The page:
* "teh" or "t3h" for "the". "Teh" is the seminal and ubiquitous example of the leet letter-transposition construction of words. Also, "teh" can have a different grammatical function than "the", in that it can convert a following word into a noun (e.g. "I am teh r0xx0r.")
* "lozls" or "lzols" as an alternate for lolz. The migration of the "z" as letters tend to commonly move around in 1337 just goes to show both the instability of the pinky (little) finger and also typing too fast for your own good.
* "gom" for "omg" for "oh my god/gosh!". Originating from gomgomgom in which the user moved the last g to the beginning.

As with most alternate leet spellings or grammar, inclusion in a sentence is done on purpose, in order to lighten the mood, strengthen a point, or convey a sense of irony, depending on the context.
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Old 12-22-2005, 08:27 PM   #6 (permalink)
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Use of age

Many times, a verb will be changed into a noun simply by adding 'age' in addition to adding 'ness' to the end of a verb, such as 'speak' becoming 'speakage' or leet becoming leetness, as in 1 k//0w 1337//355 5p34k4g3 or h15 pwn4g3 sh00d b3 ph33r3d.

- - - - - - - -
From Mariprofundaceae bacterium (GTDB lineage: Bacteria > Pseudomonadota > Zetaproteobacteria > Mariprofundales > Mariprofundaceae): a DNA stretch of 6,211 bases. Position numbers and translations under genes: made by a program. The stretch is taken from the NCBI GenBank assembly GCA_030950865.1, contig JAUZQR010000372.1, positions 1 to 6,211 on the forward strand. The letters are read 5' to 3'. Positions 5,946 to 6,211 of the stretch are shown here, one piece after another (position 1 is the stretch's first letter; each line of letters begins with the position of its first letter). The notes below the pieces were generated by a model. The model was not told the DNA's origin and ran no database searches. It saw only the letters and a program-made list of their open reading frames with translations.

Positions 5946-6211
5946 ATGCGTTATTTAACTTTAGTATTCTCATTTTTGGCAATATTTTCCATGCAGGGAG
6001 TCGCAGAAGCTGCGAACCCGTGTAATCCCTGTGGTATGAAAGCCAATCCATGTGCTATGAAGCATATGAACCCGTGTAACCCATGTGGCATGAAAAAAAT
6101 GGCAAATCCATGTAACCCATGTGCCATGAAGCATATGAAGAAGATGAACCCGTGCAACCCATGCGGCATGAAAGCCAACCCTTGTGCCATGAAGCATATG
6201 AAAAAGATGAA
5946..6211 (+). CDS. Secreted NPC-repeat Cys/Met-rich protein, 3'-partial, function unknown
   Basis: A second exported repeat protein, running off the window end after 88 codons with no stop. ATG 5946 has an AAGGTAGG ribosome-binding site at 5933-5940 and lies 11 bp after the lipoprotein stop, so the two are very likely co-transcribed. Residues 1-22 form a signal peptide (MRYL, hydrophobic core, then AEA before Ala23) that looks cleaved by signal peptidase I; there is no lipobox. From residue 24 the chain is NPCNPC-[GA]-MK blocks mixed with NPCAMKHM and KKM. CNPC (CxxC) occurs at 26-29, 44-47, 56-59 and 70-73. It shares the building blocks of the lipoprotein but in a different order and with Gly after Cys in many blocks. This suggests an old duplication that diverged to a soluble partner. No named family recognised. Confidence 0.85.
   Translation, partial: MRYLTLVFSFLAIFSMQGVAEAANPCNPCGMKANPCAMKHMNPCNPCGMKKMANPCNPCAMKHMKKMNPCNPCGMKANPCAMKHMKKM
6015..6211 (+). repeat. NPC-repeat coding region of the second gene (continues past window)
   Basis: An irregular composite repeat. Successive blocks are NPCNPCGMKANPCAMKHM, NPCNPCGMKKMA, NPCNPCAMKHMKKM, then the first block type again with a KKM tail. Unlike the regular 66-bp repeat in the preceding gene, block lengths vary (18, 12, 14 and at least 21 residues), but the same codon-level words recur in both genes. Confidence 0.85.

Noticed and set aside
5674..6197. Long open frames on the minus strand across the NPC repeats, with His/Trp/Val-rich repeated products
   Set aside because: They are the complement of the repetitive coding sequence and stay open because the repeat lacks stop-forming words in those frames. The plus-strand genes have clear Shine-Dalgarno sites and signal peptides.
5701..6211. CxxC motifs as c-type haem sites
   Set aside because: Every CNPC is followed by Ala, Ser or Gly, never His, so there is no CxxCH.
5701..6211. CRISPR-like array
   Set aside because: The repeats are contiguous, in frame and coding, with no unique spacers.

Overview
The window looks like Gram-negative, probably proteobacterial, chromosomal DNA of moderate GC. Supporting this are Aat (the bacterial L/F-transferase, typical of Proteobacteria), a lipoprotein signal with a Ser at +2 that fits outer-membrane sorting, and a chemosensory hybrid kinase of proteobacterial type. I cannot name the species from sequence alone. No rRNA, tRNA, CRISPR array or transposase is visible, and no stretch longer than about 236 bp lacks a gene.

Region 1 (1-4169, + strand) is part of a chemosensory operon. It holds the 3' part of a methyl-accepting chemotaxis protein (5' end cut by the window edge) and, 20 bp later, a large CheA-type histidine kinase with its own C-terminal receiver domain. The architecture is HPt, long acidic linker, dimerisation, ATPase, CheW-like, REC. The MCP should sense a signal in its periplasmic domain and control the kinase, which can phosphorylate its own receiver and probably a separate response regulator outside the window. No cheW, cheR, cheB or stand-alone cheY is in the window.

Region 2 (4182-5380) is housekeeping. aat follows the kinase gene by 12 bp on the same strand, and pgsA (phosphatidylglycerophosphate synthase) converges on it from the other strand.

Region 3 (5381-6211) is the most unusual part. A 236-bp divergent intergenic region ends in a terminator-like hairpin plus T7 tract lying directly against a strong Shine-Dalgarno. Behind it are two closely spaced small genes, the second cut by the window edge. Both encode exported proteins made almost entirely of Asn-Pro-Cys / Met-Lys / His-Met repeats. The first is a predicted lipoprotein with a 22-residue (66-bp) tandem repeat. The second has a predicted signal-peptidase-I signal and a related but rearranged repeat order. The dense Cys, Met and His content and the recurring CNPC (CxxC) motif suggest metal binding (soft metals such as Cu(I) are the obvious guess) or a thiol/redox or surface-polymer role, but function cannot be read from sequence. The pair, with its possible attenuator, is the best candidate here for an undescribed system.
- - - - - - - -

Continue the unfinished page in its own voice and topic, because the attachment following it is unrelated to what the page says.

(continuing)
After use of this started up, some users changed their words from a verb to a noun form, then used it as it a verb again, such as h3 pwn4g3d m3.
[edit]

Over-exclamation

Another common feature of Leet is over-exclamation, where a sentence is postfixed with many exclamation marks: pHu><x0|2z j00 L4yMUr!!!!!!!!!!

In some cases, because the exclamation symbol (!) resides on the same key as the number one ("1"), over-exclamation can be accidentally typed with extraneous digits, owing to the excitement of the typist: y0 d00d th1s 5h1zZ47 R0Xx0rzZ!!!!!11. This was especially likely in the context of online multiplayer games, such as Quake and Runescape.

Additionally, the adjacent ~ (tilde) and @ keys may be used in this fashion: t3h leik this OwNz!!11!?!??!@!!??? ?//1!!~~ Some users have adopted this and include it deliberately.

A growing phenomenon is deliberately typing the word "one": pwnz0r3d!!!!!11oneon eone, and deliberately typing the words "exclamation mark", as in the next example. In some cases, this has been purposely exaggerated for comic effect, for example, L0l!!!11!eleventy-one1!1!11one1!!!excl amationmark!!11oneon e!1. It can also be used to poke fun at users of AOL speak, and other "lesser" cultures. Note that letter-to-number translations tend not to occur within these "oneoneone" blocks.